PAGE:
Aarti Krishnan, Hallsworth Research Fellow, University of Manchester
The problem: Deepening digital gender divides in platform-driven value chains during COVID-19
The proliferation of digital agricultural platforms (which offer bundling of multiple services) is touted as a way to support women to upgrade in value chains. However, much research has shown that in platform-driven agricultural value chains, gender digital divides exist. Especially in relation to the inability to ‘access’ or ‘participate’ on platforms, which may arise due to various reasons cited such as digital illiteracy or technophobia.
There is less evidence to suggest whether gender digital divides are exacerbated post-participation, i.e. once men and women are accessing agricultural services on a platform. Are men and women able to ‘access’ the digital services of the platform equally, i.e. do female farmers experience greater delays in receiving the digital services they need, compared to men? Additionally, do women and men have different experiences in how digital products and services are ‘used’? Studies to date show mixed results in terms of the frequency of engagement and the types of digital services demanded by female farmers, but we know little about how all this has been impacted by COVID-19. Through COVID-19, supply chains have been disrupted, which has possible implications on exacerbating issues related to the ‘access’ and ‘use’ of digital services – with important questions arising on ‘who gets access and how’ to digital services and in turn on ‘what can be used’. Thus, possibly deepening the existing gender digital divides.
The waves of COVID-19 in Kenya
To investigate this issue, analysis was undertaken of agricultural platform transactions, capturing data on five agricultural seasons between March 2019-Aug 2020: two seasons before COVID-19, and three season during the pandemic. The data was gathered from one of Kenya’s largest farmer-owned cooperative platforms which works through SMS and USSD options for cereal, bean, and soybean farmers. In order to unpack implications on whether gender digital divides were exacerbated through COVID-19, the data was divided into three waves, which indicated different stringency measures taken by governments and varied levels of fear amongst the public.
– The first wave of COVID-19 overlapped with agricultural season 3 (March-Aug 2020): during this time there were major national lockdowns inhibiting movement, closures of workplaces, schools, reducing availability of public services coupled with fast growing new cases and general panic among the population.
– The second wave of COVID-19 overlapped with agricultural season 4 (Sept 2020-Feb 2021): this involved easing of lockdown measures, coupled with a small but steady decrease in number of cases. The levels of panic were also less amongst the public.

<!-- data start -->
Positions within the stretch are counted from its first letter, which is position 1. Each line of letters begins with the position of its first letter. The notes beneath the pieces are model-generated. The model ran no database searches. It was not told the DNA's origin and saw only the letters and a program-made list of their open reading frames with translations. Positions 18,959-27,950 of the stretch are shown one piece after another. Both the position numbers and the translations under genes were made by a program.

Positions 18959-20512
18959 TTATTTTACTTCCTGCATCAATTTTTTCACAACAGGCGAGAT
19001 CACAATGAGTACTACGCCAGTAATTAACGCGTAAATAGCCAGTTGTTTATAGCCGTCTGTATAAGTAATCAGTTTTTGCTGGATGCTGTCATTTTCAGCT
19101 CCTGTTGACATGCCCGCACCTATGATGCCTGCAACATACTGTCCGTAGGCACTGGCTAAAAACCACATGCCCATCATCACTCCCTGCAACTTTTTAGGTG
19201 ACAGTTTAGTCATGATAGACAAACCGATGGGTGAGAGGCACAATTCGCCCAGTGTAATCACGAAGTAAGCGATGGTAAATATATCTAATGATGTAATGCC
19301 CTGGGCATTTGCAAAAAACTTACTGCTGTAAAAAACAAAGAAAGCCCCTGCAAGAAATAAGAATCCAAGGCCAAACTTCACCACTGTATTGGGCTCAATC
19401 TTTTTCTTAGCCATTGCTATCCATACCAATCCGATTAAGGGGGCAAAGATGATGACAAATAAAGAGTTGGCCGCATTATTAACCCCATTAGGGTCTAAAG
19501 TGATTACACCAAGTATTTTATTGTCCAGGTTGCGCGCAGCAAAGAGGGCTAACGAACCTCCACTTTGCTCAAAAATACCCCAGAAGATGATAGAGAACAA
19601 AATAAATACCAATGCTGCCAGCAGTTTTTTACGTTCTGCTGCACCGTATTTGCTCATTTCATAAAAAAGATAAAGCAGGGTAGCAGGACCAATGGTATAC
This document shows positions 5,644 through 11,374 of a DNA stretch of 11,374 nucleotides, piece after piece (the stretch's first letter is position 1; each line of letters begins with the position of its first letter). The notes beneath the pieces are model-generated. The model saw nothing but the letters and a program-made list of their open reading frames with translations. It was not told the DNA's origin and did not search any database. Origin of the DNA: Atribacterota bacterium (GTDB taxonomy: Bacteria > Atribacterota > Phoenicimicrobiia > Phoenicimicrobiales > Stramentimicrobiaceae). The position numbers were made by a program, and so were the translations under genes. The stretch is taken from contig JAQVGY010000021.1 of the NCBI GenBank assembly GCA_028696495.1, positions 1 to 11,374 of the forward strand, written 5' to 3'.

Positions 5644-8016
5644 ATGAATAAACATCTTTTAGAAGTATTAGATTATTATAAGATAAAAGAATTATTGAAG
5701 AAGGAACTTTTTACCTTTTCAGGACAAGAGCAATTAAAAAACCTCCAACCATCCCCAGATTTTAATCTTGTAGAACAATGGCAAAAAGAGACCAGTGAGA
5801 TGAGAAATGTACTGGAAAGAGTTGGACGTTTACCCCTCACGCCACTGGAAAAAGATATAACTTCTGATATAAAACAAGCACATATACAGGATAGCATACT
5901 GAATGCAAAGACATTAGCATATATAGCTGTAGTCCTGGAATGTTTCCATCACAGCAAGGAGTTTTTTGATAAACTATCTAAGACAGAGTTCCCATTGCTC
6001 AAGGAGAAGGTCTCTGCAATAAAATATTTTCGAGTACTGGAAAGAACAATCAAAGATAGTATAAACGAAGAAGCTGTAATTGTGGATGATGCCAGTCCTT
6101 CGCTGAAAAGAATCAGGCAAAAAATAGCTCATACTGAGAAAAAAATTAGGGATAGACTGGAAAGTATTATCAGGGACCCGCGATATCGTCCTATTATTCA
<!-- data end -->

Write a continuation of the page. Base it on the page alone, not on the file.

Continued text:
– During the third wave of COVID-19 (March-Aug 2021), cases began climbing again and there were intermittent lockdowns across the country. Thus, there was a bit more fear amongst the public, but not at the same level as in the first COVID-19 wave.
Did the waves of COVID-19 deepen gender digital divides?
‘Use’ is explicated as how farmers use the app i.e. the transaction stability (number of transactions farmers perform); and the types of services they demanded (e.g. pesticides, fertilizers, mechanisation, good agricultural practices etc); while ‘access’ is the time taken by the platform to supply different services that farmers demanded.
Source: Author’s Construction
In terms of ‘use’, both men and women increased the number of transactions on the app during COVID as compared to pre-COVID 19 (figure 1). However, the increase for women was steeper than that for men – this difference was consistent, though the jump in wave 1 is particularly stark. This likely reflected woman being more fearful than men about COVID-19 disrupting their production. As eloquently explained by one women’s group in Meru (Kenyan county):
“if we don’t get services on time, and in the right quantity, we cannot produce enough, and if we can’t produce, we cannot feed our children or send them to school.”
Simultaneously, female farmers throughout COVID-19 began ‘using’ a more diverse set of services, compared to men, with interviews suggesting that using different services allowed them to maximize their chances of increasing crop productivity and income. Thus, female farmers attempted to reduce risk by trying to ‘produce carefully and efficiently’, while the data for male farmers indicates almost no change in services, thus suggesting no change in production methods.
However, even with an increase in ‘use’, women struggled with ‘access’. This means that despite wanting more services, they were not able to fully receive them. Figure 1 indicates that this digital gender divides already existed pre-COVID, with women having less ‘access’ to services (with longer time lags compared to men). However, during COVID-19 these issues were exacerbated across the waves, with access issues (time lags) increasing to as much as 6 weeks to receive services by women, compared to only 4 weeks for men. ‘Access’ issues were worst felt in wave 1, where lockdown was rampant, and eased slightly in wave 2, only to increase again by wave 3.
Ultimately this shows that not only did gender digital divides deepen during the pandemic, but that even by wave 3, when things were starting to go back to normal, the level of ‘access’ did not reach its pre-pandemic levels.
How can reducing deep gender digital divides promote resilience?
Overarchingly, the results highlight that to support resilience of women through the pandemic requires increasing inclusivity by providing female farmers ‘easier access’ to services. This can in turn considerably increase overall performance of agriculture in times of crisis.